"The decision by the Nobel Committee to award the 2012 Nobel Peace prize to the EU is of symbolic significance. It is a recognition of the role the EU has paid in the preservation and spread of peace, democracy and the rule of law across Europe over the past 60 years", said Petros Fassoulas, Chairman of the European Movement UK.
The EU has been an agent of stability across the Continent, the ambition to join this club of economic and political co-operation contributed to the fight in South as well as Central and Eastern Europe against dictatorship and Communism respectively and eventual membership of the EU cemented democracy in all these countries.
What started as a Community of 6 nations has become a Union of 27 that has united a continent that only a few decades ago was ravaged by 2 world wars and was facing the prospect of nuclear conflict.
The EU today is facing challenges of institutional and economic nature. But, as efforts by Member State governments and public sentiment across the EU has shown, there is still strong support for the process of integration and commitment to make the EU work even better for its members and their citizens.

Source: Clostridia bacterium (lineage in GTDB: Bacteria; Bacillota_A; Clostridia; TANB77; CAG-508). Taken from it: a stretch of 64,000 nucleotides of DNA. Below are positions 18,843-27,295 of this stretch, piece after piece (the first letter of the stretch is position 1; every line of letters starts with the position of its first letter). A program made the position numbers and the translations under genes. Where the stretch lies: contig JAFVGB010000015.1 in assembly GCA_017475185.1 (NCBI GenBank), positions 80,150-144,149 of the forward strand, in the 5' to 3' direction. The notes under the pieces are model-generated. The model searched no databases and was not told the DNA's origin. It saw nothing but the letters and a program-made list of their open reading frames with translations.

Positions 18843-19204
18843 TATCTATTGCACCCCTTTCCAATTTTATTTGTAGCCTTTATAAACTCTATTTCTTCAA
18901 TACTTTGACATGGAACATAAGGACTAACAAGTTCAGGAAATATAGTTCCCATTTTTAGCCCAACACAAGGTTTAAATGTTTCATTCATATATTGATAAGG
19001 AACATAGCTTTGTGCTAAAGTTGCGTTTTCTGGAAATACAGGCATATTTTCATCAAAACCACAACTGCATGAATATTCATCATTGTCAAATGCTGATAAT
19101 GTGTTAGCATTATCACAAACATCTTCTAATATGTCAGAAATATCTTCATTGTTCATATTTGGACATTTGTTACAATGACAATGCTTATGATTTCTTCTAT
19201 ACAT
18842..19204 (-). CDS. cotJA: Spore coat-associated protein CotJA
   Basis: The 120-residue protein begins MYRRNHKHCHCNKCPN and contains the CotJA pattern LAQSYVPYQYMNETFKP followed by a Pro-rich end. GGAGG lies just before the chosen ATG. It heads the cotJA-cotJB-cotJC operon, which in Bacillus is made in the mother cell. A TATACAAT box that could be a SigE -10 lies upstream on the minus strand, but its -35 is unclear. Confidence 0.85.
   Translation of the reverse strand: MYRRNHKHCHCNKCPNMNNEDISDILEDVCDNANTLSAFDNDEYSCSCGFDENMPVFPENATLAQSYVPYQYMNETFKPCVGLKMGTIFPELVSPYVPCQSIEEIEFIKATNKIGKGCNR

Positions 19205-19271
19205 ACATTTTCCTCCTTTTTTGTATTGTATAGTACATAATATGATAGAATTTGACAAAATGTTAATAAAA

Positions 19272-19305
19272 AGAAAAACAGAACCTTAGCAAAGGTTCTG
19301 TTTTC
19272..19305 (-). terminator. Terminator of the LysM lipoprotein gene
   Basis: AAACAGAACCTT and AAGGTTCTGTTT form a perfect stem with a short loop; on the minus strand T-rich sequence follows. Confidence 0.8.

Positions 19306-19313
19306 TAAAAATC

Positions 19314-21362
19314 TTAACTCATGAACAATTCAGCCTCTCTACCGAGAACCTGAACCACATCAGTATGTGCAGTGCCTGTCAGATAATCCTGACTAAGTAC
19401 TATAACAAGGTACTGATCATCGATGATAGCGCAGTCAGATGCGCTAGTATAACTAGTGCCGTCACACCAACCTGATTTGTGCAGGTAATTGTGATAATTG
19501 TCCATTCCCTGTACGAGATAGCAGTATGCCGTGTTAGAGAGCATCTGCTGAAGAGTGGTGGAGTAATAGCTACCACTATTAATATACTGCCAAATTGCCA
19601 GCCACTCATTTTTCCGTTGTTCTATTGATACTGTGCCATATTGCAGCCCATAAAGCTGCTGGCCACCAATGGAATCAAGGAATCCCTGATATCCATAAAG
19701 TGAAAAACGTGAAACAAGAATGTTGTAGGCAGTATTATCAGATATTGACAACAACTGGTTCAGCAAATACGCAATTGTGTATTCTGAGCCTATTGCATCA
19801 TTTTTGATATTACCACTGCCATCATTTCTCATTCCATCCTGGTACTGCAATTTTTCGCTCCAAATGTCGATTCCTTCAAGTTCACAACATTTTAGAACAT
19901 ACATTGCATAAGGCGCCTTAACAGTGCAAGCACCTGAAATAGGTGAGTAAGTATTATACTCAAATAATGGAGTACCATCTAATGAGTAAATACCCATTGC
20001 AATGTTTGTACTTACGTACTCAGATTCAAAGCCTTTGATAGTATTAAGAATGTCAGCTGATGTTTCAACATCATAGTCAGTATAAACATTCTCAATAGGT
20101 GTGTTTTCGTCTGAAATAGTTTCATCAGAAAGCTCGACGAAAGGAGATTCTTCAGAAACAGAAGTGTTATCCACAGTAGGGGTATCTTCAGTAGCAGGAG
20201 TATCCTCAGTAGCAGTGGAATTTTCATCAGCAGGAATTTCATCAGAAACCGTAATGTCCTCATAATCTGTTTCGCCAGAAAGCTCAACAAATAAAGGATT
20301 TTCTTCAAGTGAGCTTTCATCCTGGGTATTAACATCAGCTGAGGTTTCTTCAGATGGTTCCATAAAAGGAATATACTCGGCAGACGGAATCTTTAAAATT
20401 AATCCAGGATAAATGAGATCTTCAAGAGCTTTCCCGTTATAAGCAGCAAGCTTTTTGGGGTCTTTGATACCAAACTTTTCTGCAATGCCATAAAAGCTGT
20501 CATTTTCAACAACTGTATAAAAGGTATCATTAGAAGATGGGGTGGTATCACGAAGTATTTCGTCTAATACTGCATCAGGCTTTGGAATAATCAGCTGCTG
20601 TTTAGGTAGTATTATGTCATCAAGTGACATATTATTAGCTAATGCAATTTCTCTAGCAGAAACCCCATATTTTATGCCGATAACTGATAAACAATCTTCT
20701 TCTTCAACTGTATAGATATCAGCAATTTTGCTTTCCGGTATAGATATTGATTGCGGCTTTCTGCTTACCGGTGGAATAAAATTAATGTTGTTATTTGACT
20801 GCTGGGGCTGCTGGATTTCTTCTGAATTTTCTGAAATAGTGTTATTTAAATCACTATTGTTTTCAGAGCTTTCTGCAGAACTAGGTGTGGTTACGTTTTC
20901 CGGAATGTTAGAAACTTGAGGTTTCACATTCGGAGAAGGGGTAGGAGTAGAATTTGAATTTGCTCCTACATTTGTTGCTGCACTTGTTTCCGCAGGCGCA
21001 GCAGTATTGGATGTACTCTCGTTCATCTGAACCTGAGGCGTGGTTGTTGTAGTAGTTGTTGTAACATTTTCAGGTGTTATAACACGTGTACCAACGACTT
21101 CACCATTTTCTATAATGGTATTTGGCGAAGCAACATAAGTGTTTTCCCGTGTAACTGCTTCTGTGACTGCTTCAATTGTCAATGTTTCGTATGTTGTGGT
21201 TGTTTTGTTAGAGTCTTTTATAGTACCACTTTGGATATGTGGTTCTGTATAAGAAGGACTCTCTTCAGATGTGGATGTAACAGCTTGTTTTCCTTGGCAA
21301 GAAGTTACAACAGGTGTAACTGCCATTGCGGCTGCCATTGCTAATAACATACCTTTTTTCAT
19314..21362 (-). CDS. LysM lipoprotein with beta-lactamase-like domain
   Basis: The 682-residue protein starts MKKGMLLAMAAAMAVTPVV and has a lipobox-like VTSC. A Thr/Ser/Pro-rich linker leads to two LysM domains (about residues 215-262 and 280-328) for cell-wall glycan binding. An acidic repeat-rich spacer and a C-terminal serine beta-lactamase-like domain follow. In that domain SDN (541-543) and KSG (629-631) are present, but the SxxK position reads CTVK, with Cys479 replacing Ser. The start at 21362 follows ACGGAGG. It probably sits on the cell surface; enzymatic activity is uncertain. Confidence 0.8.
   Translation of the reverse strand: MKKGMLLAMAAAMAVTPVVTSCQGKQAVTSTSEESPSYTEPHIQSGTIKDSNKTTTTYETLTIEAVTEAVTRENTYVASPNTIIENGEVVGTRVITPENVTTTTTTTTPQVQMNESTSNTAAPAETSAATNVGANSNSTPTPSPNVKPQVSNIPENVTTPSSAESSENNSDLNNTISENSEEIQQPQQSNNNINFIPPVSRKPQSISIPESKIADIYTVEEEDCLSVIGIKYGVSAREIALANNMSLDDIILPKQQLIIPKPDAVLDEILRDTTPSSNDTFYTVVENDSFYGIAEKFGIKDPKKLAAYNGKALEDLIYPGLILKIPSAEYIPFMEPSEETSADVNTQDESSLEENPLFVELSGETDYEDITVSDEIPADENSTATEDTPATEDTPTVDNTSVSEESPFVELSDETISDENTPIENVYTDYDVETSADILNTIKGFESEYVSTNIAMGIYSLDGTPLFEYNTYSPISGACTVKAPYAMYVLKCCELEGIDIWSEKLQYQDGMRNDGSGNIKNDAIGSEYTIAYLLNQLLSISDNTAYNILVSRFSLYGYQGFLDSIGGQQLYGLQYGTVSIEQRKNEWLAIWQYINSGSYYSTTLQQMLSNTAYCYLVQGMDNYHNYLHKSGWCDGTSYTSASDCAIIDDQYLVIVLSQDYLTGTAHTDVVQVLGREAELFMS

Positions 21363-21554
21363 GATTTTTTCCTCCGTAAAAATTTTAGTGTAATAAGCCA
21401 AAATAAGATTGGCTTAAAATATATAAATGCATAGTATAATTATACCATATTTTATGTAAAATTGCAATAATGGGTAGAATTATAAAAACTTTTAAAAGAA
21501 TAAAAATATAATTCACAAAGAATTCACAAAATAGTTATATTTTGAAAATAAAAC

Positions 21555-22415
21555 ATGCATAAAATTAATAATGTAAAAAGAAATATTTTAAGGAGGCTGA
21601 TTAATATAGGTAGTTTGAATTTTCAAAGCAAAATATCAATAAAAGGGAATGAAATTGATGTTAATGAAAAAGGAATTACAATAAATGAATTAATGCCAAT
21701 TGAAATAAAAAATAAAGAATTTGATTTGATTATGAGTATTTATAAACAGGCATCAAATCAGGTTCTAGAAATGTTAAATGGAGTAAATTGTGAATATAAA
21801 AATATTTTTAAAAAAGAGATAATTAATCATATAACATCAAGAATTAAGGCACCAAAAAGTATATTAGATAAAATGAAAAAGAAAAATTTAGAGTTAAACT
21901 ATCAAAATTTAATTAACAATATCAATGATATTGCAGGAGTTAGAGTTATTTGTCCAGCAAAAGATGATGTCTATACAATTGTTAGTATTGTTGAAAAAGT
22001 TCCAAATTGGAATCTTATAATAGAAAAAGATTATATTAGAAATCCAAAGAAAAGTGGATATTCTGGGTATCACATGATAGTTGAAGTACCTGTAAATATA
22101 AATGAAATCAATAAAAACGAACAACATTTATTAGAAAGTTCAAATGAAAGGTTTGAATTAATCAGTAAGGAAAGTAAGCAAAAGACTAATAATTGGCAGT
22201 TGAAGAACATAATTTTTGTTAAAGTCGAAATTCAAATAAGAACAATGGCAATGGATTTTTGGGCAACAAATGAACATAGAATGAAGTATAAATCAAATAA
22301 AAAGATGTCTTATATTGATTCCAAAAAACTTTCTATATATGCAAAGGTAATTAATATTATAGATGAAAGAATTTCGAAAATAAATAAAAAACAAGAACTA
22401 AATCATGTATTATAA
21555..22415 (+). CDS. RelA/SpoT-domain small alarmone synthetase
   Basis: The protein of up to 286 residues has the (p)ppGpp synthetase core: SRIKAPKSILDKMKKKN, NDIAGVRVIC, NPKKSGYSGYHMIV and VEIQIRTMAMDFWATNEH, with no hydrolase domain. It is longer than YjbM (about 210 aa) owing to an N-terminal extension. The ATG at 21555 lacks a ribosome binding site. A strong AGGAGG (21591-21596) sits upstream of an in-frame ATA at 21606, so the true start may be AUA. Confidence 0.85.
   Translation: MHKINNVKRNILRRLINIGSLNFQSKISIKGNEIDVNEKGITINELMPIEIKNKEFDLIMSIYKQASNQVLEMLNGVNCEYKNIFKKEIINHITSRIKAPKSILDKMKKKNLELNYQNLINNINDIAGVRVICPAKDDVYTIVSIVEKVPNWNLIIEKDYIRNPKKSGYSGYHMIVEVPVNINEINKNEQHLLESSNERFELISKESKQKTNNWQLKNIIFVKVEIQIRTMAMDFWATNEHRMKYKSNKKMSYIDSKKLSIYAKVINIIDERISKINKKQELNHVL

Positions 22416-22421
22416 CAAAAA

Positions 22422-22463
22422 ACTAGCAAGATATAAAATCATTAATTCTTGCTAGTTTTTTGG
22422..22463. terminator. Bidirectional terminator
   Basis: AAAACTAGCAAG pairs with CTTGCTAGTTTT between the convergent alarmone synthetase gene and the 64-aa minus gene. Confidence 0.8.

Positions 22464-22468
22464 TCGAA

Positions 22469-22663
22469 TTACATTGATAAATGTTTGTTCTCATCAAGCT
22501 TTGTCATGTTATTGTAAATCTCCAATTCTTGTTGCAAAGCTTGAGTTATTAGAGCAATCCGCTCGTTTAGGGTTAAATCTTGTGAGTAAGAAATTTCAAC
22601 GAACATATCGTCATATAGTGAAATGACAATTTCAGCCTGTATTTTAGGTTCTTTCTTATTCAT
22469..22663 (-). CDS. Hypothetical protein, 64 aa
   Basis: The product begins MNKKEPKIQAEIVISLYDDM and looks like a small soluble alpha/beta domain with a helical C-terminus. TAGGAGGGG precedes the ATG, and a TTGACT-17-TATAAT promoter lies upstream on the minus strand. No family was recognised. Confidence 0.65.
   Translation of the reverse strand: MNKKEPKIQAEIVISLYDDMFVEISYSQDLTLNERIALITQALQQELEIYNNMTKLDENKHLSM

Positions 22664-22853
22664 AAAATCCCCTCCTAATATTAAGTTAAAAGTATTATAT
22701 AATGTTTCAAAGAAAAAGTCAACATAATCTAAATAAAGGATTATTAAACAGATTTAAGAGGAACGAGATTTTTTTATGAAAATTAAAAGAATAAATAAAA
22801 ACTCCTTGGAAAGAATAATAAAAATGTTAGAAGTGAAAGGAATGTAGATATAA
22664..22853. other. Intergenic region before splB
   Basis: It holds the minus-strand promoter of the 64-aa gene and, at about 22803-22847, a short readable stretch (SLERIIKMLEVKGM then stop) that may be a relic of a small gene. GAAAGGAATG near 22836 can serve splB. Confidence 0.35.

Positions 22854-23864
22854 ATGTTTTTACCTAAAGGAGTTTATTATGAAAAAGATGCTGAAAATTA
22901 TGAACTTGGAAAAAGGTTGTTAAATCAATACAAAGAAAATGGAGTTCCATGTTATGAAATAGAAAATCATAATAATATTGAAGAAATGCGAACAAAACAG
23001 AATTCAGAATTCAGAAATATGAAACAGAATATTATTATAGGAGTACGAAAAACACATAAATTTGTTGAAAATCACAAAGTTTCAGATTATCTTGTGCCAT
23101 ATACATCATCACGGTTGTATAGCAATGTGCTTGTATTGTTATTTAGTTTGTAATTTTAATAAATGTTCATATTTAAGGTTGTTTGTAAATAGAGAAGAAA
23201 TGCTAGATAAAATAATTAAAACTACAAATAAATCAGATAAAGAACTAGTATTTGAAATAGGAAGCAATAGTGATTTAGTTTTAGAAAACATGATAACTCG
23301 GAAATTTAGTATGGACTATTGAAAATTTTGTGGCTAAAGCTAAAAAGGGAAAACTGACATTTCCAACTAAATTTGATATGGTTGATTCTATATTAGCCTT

The award of the Nobel Prize is a reminder of the EU's achievements over the past 60 years and an inspiration to preserve this unique project of international and supranational co-operation and build on its successes. The European Movement calls for the UK to remain at the core of the process of European integration and co-co-operate closely with our EU partners in the efforts to promote our common interests in the globalised world we are part of."
An experienced lecturer, tutor & researcher with practical experience of working in the UK and European Parliaments.
I have a keen academic and practical interest in the workings of both the UK Parliament and the US Congress.
Over the years I have broadcast on both UK & US Politics for BBC local radio stations.